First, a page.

Falconer - Grime vs. grandeur 3.5/5

Reviewed: 6-17-05


1. Emotional Skies
2. Purgatory time
3. I refuse
4. Humanity overdose
5. The assailant
6. Power
7. No tears for strangers
8. The return
9. Jack the knife
10. Child of the wild

The 4th opus from this significant Swedish act begins with a simple buzz-saw guitar in "Emotional skies" clearly rasping out its riff, and beckons in the listener to the unique blending of somewhat stripped down, straight ahead metal, with a medieval bardic setting, as gentle female vocals brighten the melodic focus of the chorus. It's that kind of melding which seems to have made the band so popular among diverse segments of metalheads, from those who love to the power metal genre, to those who prefer harder and heavier styles and are tired of overly Helloweenish bands, and overall this CD continues that admirable mixture of straight ahead, crunchy and melodic metal, compelling and melodic choruses, and a yesteryear flavor of bardic forests.

The clear, crunchy guitar work prevalent throughout on the CD conveys a bit of the style of classic metal bands in the 80s when they were somehow moving on a bit, for instance, what Anthrax did in 'Among the living', in terms of more mid-range, full-throated riffs and guitar work than high histrionics, courtesy of band founder and mainstay Stefan Weinerhall and newcomer Jimmy Hedulund. But of course, with a much different focus on this CD, as the tempo is much more consistently heavy metal than thrash, with some of the more upbeat tempos more in the power metal vein. Throughout, however, the music is quite stunning, sharp, incisive riffs and melodic leads, compelling, powerful, interesting, and pure metal through and through. Listen to the guitar dance that is "Jack the ripper", and delight. The new bassist Magnus Linhardt and returning drummer Karsten Larsson provide the solid, crisp, and driving rhythmic foundation, which helps convey the music's unique setting.

The choruses generally convey some great, anthemic melodies, although current singer Kristoffer Gobel, perfectly up to the task and very strong with the band, still misses some of the more unique tone of vocalist Mathias Blad from the band's first 2 CDs, even more so than on the prior CD, and in a few spots seems to be trying to do some more typical (i.e., higher power) power metal singing, without being as well suited for it. For instance, "The assailant", while a pretty good song, takes you completely out of the unique Falconer vibe to make you feel like you're listening to much more typical power metal, especially in the vocals, without sounding like the best style in this range in any event, and he is much better suited to stay out of this area. Fortunately, for the most part he does, not only playing to his own strengths, but the unique foundations and overall feeling of the band as shown. For example, in the compelling and purely Falconer glory of "Child of the wild", with a transcendent pastoral iam. There is also less traditionally metal deviations or diversity from their priorworks, in slight touches here and there, certainly less welcome to me, but are slight enough, and not so significant or jarring as to bring down the overall quality or enjoyment of the CD. For instance, the vocal effects over the verses in "I refuse" don't do much for me, and they wrap around some of the more banal lyrics on the CD, and while it's one of the lesser songs on the CD, it's still not too bad. The welcome, speedy melody and great, epic chorus of "Humanity overdose" quickly redeems the band in their best style.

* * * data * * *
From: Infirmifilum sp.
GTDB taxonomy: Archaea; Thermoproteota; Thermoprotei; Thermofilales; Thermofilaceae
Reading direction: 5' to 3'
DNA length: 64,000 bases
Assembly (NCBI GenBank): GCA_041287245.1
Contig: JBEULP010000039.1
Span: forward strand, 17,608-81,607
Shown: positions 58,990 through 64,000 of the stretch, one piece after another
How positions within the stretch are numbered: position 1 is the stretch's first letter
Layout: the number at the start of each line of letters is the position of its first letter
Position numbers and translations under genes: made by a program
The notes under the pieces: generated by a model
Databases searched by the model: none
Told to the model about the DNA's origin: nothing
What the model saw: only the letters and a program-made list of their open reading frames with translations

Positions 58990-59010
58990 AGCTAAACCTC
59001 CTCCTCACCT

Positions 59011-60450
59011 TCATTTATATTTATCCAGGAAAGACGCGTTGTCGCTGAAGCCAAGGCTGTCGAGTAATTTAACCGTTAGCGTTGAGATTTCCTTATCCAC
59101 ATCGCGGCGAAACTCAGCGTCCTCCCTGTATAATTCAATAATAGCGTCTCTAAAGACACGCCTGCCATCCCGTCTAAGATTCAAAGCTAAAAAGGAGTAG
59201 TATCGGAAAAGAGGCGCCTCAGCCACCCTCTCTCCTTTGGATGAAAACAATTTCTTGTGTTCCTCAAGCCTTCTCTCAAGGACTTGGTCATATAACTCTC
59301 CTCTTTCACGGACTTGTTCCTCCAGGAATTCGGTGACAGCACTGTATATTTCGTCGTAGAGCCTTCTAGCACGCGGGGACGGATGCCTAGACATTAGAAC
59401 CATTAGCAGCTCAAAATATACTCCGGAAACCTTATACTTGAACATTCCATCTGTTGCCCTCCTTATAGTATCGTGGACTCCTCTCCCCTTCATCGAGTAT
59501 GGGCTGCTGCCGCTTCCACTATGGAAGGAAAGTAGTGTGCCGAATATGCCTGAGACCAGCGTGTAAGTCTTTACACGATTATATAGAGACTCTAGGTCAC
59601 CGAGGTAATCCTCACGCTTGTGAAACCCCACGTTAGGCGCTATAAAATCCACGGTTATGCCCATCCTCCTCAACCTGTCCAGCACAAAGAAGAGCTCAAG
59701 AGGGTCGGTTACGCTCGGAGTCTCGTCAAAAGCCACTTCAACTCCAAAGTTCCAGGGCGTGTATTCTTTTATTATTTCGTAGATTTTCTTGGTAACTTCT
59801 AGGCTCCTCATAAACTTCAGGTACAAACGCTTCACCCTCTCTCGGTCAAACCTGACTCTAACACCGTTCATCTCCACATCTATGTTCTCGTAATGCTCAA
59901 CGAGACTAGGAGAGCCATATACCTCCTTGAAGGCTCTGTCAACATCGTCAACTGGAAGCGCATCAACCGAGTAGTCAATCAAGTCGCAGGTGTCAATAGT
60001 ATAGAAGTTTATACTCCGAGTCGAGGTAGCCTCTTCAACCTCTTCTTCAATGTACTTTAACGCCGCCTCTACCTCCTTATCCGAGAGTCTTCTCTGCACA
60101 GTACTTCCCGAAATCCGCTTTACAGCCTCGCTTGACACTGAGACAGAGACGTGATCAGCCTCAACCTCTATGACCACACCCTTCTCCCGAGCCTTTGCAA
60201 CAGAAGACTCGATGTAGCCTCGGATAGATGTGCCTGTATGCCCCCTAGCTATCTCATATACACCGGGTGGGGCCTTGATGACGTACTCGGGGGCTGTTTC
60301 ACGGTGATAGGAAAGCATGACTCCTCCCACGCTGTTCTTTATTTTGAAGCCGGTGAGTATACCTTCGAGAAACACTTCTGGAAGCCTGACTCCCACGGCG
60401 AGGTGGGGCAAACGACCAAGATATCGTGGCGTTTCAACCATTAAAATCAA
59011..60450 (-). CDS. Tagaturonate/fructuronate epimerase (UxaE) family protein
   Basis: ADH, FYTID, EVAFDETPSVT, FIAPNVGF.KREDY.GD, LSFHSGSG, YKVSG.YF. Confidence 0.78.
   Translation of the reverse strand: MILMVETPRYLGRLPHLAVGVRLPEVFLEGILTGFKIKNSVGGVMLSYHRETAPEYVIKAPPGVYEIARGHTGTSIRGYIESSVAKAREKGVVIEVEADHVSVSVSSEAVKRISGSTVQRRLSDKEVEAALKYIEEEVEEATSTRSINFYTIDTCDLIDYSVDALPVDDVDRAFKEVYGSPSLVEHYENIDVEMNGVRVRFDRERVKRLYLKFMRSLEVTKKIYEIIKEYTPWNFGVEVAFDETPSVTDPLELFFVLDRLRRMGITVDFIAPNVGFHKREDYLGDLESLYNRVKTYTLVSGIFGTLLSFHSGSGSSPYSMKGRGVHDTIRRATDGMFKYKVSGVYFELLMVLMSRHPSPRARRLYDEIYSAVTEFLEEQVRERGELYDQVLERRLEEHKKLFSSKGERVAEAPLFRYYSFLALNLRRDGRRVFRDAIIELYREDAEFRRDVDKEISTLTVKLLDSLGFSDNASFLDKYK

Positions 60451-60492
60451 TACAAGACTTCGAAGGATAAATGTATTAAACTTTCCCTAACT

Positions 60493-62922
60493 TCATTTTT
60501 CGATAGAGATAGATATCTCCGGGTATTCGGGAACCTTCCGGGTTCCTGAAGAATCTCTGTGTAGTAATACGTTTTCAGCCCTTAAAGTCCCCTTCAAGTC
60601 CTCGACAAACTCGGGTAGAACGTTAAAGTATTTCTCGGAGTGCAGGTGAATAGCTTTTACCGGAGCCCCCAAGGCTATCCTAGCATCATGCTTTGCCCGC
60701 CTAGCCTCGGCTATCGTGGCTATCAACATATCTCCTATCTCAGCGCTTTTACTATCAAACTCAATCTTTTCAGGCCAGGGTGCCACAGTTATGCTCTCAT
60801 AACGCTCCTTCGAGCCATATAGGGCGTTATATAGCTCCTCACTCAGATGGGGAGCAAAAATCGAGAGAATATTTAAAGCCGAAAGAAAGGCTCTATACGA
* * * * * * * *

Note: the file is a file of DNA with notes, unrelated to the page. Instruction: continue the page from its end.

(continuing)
Overall, this CD should please fans of Falconer, and is throughout a solid and enjoyable CD with its own unique flavor that still appeals to much of your traditional metal tastes. The production is sharp and good, especially the continually cutting guitar work which sounds just as it should. If anything, it moves just slightly more towards a straight heavy metal sound then its 3 predecessors on some of the songs, and, in the same way, slightly more typical metal lyrics as well. Given how good those other CDs are, and the overall quality of this release, and how much of their unique identity it still retains, it is still quite the recommended purchase, and with this, Jacobs Dream, and Brainstorm, good to see Metal Blade's releases continue to reflect some of the glory worthy of their 80s heritage.




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